Kitchen Demo – Day Two

IMG_8666 (600x800)IMG_8643 (600x800)Here’s what it looked like at the end of Day Two. Bottom photo is Day One, top photo taken of the same space, Day Two.

IMG_8670 (600x800) Another view looking into the kitchen from the family room. And a “surprise” – a waterline in the middle of the wall we’re taking down. It needs to be moved, obviously, which they say shouldn’t be too difficult.

IMG_8669 (600x800)PreLooking into the family room from the kitchen. Top shot Day Three, bottom shot pre-demolition.

IMG_8673 (600x800)Look guys, original wallpaper! Which, okay, our house was built in 1960, but it was still a cool find. It looks very cheery. And very Grosse Pointe. IMG_8676 (600x800)IMG_8622 (600x800)The garage closet is down. We saved a row of kitchen cabinets to install in its place. Although I think we’re doing the install, not the builders. And by we, of course I mean my husband.

My husband’s office is in the basement. On Day Two, a bunch of plaster came falling down through the laundry chute. Lots of dust flying around and both of our throats were chalky and sore. The dog, not having his usual leather chair to sleep in, slept on our new floral couch (which now has dirt stains and hair all over). I bought paper plates and bowls. And did the Neti-Pot before bed. It’s going to be a long 6 – 8 weeks.

Kitchen Demo – Day One

IMG_8664 (450x800)At 7:30 in the morning on Day One of the kitchen demo, there’s a knock on the door. It’s the hauling service with our dumpster. “Where do you want it?” What, seriously? I’m in my bathrobe. Do I look like the Project Manager? Anyway, we figured it out and the dumpster gets dragged on our driveway. At this point I’m thinking to myself, wow, that’s one big dumpster. I guess they don’t mess around.

In the light of day (it was still dark when they came), there is a huge (I mean huge! Look at it!) scrape up our driveway. Turns out, it was in fact the wrong dumpster. We were supposed to get a smaller one with rubber tires (shown  ). The demolition hasn’t even started and we already have collateral damage.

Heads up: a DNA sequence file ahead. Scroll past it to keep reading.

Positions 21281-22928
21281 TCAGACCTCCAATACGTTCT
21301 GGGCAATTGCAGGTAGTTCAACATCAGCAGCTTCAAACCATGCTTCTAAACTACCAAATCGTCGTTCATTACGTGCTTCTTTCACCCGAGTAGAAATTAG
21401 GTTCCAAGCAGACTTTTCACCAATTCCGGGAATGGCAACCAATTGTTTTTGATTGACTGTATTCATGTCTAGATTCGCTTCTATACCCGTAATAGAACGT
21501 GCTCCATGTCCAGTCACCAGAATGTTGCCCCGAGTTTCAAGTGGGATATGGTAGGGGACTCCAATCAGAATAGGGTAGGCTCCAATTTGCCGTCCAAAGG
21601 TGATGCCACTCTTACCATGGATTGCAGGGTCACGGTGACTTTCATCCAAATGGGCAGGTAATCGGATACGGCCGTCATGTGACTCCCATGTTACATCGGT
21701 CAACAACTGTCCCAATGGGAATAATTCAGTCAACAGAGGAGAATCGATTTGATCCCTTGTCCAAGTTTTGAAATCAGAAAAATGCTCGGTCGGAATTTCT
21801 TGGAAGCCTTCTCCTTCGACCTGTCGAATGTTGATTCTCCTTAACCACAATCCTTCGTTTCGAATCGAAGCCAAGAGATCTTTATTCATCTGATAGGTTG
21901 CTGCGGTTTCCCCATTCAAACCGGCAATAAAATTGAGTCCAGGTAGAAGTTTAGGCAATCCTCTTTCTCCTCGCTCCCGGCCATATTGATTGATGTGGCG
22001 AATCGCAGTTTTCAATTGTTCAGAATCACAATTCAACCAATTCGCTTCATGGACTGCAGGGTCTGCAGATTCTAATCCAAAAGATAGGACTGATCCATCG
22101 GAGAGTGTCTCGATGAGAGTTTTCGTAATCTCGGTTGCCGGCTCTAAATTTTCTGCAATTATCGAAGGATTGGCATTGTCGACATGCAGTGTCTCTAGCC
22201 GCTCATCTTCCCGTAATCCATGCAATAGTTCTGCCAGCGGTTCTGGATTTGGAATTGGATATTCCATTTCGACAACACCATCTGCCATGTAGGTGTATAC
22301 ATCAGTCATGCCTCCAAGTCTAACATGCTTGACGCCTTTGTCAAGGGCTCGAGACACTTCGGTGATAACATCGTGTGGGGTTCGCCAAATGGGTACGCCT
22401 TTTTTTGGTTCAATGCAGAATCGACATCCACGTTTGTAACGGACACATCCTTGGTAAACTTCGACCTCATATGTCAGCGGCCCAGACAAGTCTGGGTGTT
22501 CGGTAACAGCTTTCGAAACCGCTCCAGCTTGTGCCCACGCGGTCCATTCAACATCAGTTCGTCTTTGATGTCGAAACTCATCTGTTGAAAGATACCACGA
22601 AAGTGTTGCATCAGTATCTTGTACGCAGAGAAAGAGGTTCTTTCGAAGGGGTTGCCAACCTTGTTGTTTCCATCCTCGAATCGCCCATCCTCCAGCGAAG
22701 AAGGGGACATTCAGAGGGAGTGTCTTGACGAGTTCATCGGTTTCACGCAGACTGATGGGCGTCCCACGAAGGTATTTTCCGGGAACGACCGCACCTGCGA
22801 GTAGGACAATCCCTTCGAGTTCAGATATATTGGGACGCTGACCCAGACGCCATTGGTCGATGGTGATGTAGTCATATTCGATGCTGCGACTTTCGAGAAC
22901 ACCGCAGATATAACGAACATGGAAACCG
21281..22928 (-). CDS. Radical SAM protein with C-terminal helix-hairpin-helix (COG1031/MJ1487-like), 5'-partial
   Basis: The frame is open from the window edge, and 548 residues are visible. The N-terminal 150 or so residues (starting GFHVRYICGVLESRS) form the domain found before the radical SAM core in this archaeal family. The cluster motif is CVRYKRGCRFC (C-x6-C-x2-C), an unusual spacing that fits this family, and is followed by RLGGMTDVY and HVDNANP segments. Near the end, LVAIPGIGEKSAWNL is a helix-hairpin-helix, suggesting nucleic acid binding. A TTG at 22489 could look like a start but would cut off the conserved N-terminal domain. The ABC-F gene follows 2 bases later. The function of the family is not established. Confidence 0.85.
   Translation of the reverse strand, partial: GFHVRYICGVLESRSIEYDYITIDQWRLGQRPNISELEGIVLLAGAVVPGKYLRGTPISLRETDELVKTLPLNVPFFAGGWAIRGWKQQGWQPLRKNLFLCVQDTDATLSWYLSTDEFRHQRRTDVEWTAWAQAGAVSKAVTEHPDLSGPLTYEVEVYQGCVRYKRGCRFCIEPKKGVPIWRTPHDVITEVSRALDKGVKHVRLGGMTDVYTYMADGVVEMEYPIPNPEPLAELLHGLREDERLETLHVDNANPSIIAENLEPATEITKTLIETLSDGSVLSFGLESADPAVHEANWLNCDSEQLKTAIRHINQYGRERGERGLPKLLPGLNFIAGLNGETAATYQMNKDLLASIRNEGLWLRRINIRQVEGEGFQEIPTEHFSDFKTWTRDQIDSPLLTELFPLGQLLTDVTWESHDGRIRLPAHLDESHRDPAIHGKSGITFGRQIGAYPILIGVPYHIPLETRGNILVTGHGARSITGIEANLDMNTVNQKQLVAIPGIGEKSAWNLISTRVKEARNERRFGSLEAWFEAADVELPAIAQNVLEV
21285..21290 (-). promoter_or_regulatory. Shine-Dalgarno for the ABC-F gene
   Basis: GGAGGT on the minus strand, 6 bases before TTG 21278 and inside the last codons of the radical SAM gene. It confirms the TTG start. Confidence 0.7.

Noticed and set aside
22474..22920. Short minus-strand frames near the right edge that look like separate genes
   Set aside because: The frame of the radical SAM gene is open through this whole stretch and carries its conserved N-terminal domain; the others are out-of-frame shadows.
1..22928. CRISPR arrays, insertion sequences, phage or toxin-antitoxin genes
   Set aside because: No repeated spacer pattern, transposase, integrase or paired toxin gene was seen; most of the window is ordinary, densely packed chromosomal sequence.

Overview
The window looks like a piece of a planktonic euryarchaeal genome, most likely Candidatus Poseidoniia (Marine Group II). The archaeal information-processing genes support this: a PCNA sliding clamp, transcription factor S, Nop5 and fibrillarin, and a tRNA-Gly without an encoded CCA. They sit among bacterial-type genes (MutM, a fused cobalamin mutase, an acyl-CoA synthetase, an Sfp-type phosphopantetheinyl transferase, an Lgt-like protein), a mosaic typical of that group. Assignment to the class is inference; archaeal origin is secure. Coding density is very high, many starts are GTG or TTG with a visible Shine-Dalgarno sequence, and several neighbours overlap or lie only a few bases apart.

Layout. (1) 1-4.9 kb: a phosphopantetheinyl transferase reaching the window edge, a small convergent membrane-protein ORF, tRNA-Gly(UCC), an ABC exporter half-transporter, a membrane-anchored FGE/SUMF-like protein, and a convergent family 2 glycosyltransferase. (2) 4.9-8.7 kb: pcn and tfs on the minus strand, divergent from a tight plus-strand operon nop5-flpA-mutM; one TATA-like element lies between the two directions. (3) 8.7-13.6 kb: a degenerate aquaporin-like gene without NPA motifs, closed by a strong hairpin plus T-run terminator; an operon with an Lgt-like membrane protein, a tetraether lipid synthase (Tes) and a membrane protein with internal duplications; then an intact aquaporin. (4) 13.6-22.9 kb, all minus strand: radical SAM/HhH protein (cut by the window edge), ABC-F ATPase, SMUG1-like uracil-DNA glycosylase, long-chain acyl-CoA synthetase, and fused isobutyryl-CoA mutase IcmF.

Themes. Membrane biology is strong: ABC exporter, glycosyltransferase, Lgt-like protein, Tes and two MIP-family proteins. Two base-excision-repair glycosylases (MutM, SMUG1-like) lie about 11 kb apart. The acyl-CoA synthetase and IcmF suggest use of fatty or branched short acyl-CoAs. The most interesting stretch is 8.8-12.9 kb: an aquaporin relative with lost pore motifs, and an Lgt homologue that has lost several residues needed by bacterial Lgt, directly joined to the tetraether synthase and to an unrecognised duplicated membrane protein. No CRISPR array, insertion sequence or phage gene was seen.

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IMG_8641 (600x800)There was just one guy here (I met him, but am blanking on his name), taping off the doors (two doors, one leading from the family room to the entryway and the other between the kitchen and dining room), putting down cardboard and pulling the cabinets off the walls. This is what it looked like around lunch time (above).

IMG_8643 (600x800)And at the end of the day.

IMG_8646 (600x800)A patch of linoleum under the cabinet that was closest to the dining room.

IMG_8661 (675x800)Our Habitat for Humanity donation stacked neatly in the garage.

A few days before the demo, I posted on Facebook, asking for crock pot recipes. Maybe I didn’t have a kitchen, but I still had electricity, right? After just one day of demolition, I put the crock pot in the basement. It is not seeing the light of day until that kitchen is done.


Meet John, the Painter

IMG_8134 (600x800) I’ve been delaying this post, because I’d hoped to show you some of the rooms. Before and after photos and all that. But all the rooms are still works in progress, and now I’m sitting in the dining room (my temporary office and kitchen), listening to ridiculously loud noises coming from what used to be our kitchen and family room. The demolition has started. But it is nevertheless time to introduce you to John, the painter.

John’s father Nick immigrated to Detroit from Greece in the late 1950s. Nick started the company in 1965 and fifteen years later, John and his brother took over the business. He says it’s the only job he’s ever had (working for the company in various capacities). And what do you like most about it?, I asked. He loves everything about it; he doesn’t feel the need or the want to do anything else. And he’s gotten to work for a lot of influential people.